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Euthanasia vs Palliative Sedation Essay

In this paper the author will discuss the difference between euthanasia, physician assisted suicide, and palliative sedation. The author will discuss the legal and ethical side of palliative sedation. Palliative sedation is where they use education to induce or decrease awareness of one’s intractable suffering at the end of life (Olsen, Swetz, & Mueller, 2010, p. 949). They use this type of sedation when other most common forms of pain control does not relieve the pain the patient is feeling.

Not only is it used to treat pain but it is also used to treat delirium, pain, dyspnea, nausea or other physical symptoms (Olsen et al. , 2010, p. 950). In the aftermath of Hurricane Katrina reviewers concluded that physicians choice of benzodiazepines instead of barbiturates indicated a goal of palliative rather than euthanasia, stating that barbiturates were more deadly. Some institutions used ketamine or propoful in patients condition is refractory to opioids and midazolam.

Opiates should not be used for primary purpose of sedation, but rather should be continued adjunctively during palliative sedation for analgesic purpose to prevent opiate withdrawal (Olsen et al. , 2010, p. 950). Usually palliative sedation is given in a form of continuous drip but there has been times when palliative sedation has been given intermittently. Palliative sedation should be given in the areas of general care or hospice settings, ICU settings can be too hectic and uncomfortable for families.

Cardiac monitoring is no good in achieving the goals of palliative sedation (Olsen et al. , 2010, p. 951). Before palliative care is given written consent should be obtained by the patient or the patients family. In the state f Arizona the Arizona State Board of Nursing has develop an advisory opinion of the scope of practice of what palliative sedation is. it states that it is in the scope of practice for the register nurse to administer medications that provide palliative sedation at the end of life (Brewer & Ridenour, 2010, p. 1).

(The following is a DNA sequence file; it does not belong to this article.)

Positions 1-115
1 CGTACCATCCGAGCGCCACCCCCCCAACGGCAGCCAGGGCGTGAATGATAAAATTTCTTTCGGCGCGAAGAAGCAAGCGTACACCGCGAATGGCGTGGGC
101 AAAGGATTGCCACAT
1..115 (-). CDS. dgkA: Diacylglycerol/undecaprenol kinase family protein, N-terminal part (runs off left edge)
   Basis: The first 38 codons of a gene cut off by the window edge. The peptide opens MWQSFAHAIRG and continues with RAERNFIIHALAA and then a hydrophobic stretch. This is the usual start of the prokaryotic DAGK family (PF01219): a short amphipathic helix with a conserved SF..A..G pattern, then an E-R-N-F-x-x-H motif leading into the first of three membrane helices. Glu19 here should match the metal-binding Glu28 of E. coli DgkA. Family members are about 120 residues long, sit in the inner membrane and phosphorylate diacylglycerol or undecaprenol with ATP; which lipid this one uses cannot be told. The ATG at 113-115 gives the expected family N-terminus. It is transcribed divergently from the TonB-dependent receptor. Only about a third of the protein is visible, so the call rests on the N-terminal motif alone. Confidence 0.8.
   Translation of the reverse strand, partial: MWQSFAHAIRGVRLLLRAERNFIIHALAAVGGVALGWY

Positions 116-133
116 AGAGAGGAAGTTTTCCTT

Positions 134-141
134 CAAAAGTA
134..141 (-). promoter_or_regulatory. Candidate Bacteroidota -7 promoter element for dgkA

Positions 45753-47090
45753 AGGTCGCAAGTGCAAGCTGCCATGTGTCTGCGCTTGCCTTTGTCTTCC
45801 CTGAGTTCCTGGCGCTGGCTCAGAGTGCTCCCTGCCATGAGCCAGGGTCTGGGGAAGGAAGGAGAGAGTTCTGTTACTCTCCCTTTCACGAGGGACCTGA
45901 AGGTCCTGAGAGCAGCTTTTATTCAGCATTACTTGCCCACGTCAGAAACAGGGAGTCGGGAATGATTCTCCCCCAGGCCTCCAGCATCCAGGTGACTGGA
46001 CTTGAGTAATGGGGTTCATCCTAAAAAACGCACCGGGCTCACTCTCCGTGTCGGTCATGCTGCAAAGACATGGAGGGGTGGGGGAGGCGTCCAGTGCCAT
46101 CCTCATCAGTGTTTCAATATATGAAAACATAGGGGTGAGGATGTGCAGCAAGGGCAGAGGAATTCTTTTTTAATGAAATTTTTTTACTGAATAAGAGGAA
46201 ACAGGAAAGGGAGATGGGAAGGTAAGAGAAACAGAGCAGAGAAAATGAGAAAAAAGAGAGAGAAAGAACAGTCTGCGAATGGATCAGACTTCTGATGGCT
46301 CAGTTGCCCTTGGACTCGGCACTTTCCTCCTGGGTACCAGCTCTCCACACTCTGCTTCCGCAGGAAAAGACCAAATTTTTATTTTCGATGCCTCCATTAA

Arizona State board of Nursing defined palliative sedation as follows: The monitored use of medications intended to provide relief of refractory symptoms but not to intentionally hasten death (Brewer & Ridenour, 2010, p. 1). What is a refractory symptom? It is one that cannot be adequately controlled in a tolerable time frame despite aggressive use of usual therapies and seems unlikely to be adequately controlled by further invasive or noninvasive therapies without excessive or intolerable acute or chronic side effects or complications (Brewer & Ridenour, 2010, p. ). In Arizona’s advisory opinion they rote general requirements that must be followed and they are listed below:

* Written Policy and Procedure is maintained by the employer. * Administration of medications must be on the order of a person licensed in this state to prescribe such medications. * The patent has to have sufficient level of nursing care to maintained sedation. * The agency has identified medications allowed for palliative sedation, preferably y an interdisciplinary committee including nurses. * Pre-sedation symptom assessment is performed by the RN Post-sedation symptom assessment and ongoing assessments performed by the RN (Brewer & Ridenour, 2010, p. 1) * Only an RN with all of the following criteria are permitted to administer medications for palliative sedation. * Current certification in basic Life Support ( BLS). * The RN must possess sufficient knowledge about the issues surrounding the use of palliative sedation to inform patients, families, and other health care providers in making decisions about its use. (Brewer & Ridenour, 2010, p. 1). Palliative sedation is also referred to as terminal sedation.